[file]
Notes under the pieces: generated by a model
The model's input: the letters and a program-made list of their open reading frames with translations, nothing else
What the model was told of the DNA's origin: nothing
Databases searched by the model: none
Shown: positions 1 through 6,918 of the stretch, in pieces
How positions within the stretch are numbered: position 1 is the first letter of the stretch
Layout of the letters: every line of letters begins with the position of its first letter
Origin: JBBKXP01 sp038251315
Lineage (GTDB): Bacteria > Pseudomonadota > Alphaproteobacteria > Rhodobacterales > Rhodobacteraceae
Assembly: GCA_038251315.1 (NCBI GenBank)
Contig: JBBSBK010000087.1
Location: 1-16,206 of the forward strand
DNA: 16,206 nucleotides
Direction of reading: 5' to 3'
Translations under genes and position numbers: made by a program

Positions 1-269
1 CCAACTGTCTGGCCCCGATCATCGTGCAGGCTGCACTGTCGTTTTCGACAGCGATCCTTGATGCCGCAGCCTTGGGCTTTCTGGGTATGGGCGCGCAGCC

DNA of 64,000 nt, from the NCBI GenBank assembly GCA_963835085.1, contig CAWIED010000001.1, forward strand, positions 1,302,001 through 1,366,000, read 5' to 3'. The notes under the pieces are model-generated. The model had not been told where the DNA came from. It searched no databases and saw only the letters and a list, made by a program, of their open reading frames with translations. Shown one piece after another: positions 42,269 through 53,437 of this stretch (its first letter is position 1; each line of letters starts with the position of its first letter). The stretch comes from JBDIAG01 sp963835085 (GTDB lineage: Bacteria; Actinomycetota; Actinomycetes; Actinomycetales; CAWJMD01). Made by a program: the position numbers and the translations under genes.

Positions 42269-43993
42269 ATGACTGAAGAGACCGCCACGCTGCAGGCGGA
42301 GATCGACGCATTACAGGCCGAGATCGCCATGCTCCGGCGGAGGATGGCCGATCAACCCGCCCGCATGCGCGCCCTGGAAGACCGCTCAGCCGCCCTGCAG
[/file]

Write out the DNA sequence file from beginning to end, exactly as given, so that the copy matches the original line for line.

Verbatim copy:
Notes under the pieces: generated by a model
The model's input: the letters and a program-made list of their open reading frames with translations, nothing else
What the model was told of the DNA's origin: nothing
Databases searched by the model: none
Shown: positions 1 through 6,918 of the stretch, in pieces
How positions within the stretch are numbered: position 1 is the first letter of the stretch
Layout of the letters: every line of letters begins with the position of its first letter
Origin: JBBKXP01 sp038251315
Lineage (GTDB): Bacteria > Pseudomonadota > Alphaproteobacteria > Rhodobacterales > Rhodobacteraceae
Assembly: GCA_038251315.1 (NCBI GenBank)
Contig: JBBSBK010000087.1
Location: 1-16,206 of the forward strand
DNA: 16,206 nucleotides
Direction of reading: 5' to 3'
Translations under genes and position numbers: made by a program

Positions 1-269
1 CCAACTGTCTGGCCCCGATCATCGTGCAGGCTGCACTGTCGTTTTCGACAGCGATCCTTGATGCCGCAGCCTTGGGCTTTCTGGGTATGGGCGCGCAGCC

DNA of 64,000 nt, from the NCBI GenBank assembly GCA_963835085.1, contig CAWIED010000001.1, forward strand, positions 1,302,001 through 1,366,000, read 5' to 3'. The notes under the pieces are model-generated. The model had not been told where the DNA came from. It searched no databases and saw only the letters and a list, made by a program, of their open reading frames with translations. Shown one piece after another: positions 42,269 through 53,437 of this stretch (its first letter is position 1; each line of letters starts with the position of its first letter). The stretch comes from JBDIAG01 sp963835085 (GTDB lineage: Bacteria; Actinomycetota; Actinomycetes; Actinomycetales; CAWJMD01). Made by a program: the position numbers and the translations under genes.

Positions 42269-43993
42269 ATGACTGAAGAGACCGCCACGCTGCAGGCGGA
42301 GATCGACGCATTACAGGCCGAGATCGCCATGCTCCGGCGGAGGATGGCCGATCAACCCGCCCGCATGCGCGCCCTGGAAGACCGCTCAGCCGCCCTGCAG